T[homas] F[rancis] G[eorge] Dexter, The Pagan Origin of Fairs

New Knowledge Press, Perranporth, Cornwall, n.d. [1932]

The author attacks the prevalent belief that British fairs are of Christian origin. “The object of this book is to show that most fairs are of pagan origin, and that some of them are nearer 4000 than 800 years old.”

Dexter (1860–1933) wrote books on educational psychology. After his retirement he published several booklets though the New Knowledge Press, including The Sacred Stone and Civilisation in Britain 2000 B.C.

The digitized version contains the following Web pages:

Prelims (including summary of Argument and Conclusions)
Main text: The Pagan Origin of Fairs
Bibliography and References
Title page
Fig. 1 A scene in St. Bartholomew’s Fair, 1721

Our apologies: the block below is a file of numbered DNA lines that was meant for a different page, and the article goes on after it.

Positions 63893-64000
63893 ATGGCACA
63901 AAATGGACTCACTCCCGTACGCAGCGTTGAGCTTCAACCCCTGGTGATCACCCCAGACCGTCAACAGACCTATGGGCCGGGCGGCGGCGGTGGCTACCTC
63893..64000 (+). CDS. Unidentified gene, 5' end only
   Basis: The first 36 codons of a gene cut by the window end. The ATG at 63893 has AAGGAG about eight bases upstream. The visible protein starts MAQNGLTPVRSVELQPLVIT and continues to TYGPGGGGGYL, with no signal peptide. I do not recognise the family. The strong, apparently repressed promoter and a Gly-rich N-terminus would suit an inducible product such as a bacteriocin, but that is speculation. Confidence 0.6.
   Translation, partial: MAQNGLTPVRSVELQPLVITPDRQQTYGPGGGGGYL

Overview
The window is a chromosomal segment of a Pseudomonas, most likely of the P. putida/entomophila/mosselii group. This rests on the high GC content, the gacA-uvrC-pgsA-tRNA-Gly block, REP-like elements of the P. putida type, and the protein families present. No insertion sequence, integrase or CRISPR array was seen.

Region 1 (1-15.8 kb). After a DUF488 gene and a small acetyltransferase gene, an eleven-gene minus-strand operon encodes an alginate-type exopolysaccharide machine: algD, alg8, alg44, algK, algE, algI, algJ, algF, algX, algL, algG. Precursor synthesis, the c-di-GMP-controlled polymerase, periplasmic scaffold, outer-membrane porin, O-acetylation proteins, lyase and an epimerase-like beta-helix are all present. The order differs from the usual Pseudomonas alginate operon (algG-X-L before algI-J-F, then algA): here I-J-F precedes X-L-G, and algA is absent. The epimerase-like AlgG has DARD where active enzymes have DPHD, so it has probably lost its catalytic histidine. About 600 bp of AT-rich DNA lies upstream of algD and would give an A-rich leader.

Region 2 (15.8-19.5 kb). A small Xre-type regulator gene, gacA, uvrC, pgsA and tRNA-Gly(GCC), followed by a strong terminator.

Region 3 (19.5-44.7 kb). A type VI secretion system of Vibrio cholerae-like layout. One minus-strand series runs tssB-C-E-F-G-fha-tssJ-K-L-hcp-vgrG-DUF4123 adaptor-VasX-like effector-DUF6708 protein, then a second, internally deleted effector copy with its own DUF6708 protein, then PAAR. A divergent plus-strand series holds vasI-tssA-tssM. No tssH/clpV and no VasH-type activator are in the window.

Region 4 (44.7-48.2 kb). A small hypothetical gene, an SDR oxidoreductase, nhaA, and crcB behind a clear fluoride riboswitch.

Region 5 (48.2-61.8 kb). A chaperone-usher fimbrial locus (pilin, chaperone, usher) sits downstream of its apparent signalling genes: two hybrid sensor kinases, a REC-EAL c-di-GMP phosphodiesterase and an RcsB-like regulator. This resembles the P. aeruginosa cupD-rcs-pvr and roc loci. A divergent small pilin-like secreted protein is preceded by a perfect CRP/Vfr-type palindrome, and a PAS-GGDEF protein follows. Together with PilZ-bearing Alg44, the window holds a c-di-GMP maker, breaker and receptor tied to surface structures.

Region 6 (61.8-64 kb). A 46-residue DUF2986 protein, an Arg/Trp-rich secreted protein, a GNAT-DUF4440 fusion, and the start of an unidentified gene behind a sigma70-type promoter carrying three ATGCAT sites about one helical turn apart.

Fig. 2 Plan of Stourbridge Fair, 1767
Fig. 3 An Elizabethan fair
Fig. 4 The Great Cloth Market, Leeds, cir. 1640
Fig. 5 Spiral designs at New Grange, Ireland
Fig. 6 Spiral and lozenge designs, New Grange, Ireland
Fig. 7 Reputed tomb of Dathi, an early Irish king. Croghan, Ireland
Fig. 8 Plan of Martinsell Hill, Wiltshire
Fig. 9 View of Silbury Hill, near Avebury, Wiltshire
Fig. 10 Plan of Yarnborough Castle, Wiltshire
Fig. 11 A long barrow
Fig. 12 The district around Avebury
Fig. 13 A round barrow
Fig. 14 Whittingham Church and circular churchyard, Northumberland
Fig. 15 Revel held just outside a churchyard
Fig. 16 Market cross, Edinburgh, at the time of the execution of Argyle, 1685
Fig. 17 Cross in the market place of Grampound, Cornwall
Fig. 18 Respryn Cross, St. Winnow, Cornwall
Fig. 19 Cross now in Morrab Gardens, Penzance
Fig. 20 The cross shown in Fig. 19 standing in the market place, Penzance, in 1825
Fig. 21 The Christian face of the Penzance market cross
Fig. 22 The pagan face of the Penzance market cross
Fig. 23 Cross on Connor Down
Fig. 24 St. Ewe cross
Fig. 25 Coins from Ægina, 600–550 A.D.